COVID-19 Fallout

Report: Mental Health Services Inadequate for the Current Needs of Students

As any number of studies has found, students are struggling with mental health challenges, created and exacerbated by the pandemic.

  • In an April and May 2020 survey one in four youngsters ages 13–19 reported an increase in sleep loss due to worry, feeling unhappy or depressed, feeling constantly under strain, and loss of confidence in themselves;

  • An August 2020 CDC report found one quarter of respondents ages 18–24 had considered suicide in the 30 days prior to completing the survey; and

  • Another CDC project found that emergency department visits related to mental health increased 24% for 5–11-year-olds and 31% for 12–17-year-olds between January and October 2020.

Yet, the availability of mental health services is inadequate to the current need. A new report from the U.S. Department of Education has suggested that there's a "unique opportunity" right now to rethink the mental health help provided by schools and programs by dedicating a portion of relief funding to a dramatic expansion of social workers, school counselors, school nurses, and school psychologists available to support students.

Aside from trying to build up staff, as the report noted, there are more modest steps schools can take to help their communities.

The report highlights the seven main challenges in providing mental health support to kids, along with ways to counteract those obstacles.

For example, for the first challenge referenced, "rising mental health needs and disparities among children and student groups," the recommendation is to "prioritize wellness for each and every child, student, educator and provider." How? By doing assessments to determine the specific needs, promoting and embedding wellness and "de-stressing" activities into the day, and promoting connectedness among adults in small and big ways.

"Consider investing in a small number of evidence-based practices that are matched explicitly to the needs of the community and have the potential of impacting children and students with identified needs," the report offered.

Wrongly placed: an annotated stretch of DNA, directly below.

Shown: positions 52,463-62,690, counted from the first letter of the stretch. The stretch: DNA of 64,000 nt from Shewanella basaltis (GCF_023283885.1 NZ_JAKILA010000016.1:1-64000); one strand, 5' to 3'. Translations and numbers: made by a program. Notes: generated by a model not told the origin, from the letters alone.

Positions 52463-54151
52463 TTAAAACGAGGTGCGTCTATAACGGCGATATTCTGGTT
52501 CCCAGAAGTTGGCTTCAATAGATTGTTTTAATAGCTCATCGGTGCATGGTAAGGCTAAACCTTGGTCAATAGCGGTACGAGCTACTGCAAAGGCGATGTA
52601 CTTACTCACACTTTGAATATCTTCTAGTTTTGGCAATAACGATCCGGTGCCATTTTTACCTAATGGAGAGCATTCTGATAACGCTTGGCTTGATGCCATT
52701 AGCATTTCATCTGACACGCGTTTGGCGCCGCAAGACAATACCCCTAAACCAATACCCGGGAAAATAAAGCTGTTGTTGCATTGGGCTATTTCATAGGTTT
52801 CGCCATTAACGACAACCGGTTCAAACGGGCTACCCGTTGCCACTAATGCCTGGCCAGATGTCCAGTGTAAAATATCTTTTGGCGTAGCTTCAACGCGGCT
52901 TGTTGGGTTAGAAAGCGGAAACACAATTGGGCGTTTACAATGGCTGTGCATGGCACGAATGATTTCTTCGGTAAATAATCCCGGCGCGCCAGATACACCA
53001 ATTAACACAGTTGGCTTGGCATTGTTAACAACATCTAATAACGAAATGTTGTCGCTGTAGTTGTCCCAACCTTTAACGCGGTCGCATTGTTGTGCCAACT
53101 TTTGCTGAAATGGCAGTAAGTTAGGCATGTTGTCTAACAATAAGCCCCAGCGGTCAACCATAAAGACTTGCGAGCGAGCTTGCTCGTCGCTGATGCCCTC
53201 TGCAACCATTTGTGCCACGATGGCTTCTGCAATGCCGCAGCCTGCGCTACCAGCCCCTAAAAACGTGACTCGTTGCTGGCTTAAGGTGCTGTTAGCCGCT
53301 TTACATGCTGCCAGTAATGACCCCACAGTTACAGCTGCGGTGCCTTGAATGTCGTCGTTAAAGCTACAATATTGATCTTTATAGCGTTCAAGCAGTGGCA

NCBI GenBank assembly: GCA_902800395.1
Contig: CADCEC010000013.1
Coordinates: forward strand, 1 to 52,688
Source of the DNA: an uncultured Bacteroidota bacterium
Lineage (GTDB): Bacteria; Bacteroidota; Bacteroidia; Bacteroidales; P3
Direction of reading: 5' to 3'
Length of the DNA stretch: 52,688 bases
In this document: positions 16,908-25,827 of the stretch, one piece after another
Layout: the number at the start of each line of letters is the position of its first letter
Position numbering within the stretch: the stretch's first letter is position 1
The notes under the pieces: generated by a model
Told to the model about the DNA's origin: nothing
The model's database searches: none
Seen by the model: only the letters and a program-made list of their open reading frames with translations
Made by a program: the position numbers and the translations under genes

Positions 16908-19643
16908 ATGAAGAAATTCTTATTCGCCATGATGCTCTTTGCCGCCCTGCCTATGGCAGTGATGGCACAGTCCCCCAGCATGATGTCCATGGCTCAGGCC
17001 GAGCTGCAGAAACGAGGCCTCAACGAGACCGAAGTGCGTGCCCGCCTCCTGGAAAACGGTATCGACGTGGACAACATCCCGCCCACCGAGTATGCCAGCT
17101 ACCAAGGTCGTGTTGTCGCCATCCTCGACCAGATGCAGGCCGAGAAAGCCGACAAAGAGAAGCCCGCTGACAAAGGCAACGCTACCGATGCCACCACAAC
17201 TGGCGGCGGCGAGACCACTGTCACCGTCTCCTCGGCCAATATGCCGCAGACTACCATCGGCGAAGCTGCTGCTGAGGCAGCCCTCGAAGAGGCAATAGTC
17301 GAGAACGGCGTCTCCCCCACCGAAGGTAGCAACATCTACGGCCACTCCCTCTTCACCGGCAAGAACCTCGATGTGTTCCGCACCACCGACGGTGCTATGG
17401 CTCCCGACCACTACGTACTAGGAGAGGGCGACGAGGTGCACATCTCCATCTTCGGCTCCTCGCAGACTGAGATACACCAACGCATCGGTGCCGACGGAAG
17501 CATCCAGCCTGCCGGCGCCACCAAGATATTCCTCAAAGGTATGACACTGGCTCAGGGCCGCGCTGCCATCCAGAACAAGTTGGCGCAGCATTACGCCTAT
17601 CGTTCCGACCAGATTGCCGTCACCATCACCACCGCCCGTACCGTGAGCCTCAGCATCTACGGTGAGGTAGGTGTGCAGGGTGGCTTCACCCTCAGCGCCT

The new resource is intended to supplement and build on the information already published in three COVID-19 handbooks produced by the federal agency:

"Our efforts as educators must go beyond literacy, math, history, science and other core subjects to include helping students to build the social, emotional, and behavioral skills they will need to fully access and participate in learning and make the most of their potential and future opportunities," said U.S. Secretary of Education Miguel Cardona, in a statement. "Amid the pandemic, we know that our students have experienced so much. We can't unlock students' potential unless we also address the needs they bring with them to the classroom each day. As educators, it's our responsibility to ensure that we are helping to provide students with a strong social and emotional foundation so that they also can excel academically."

The report is openly available on the Department of Education's website.

About the Author

Dian Schaffhauser is a former senior contributing editor for 1105 Media's education publications THE Journal, Campus Technology and Spaces4Learning.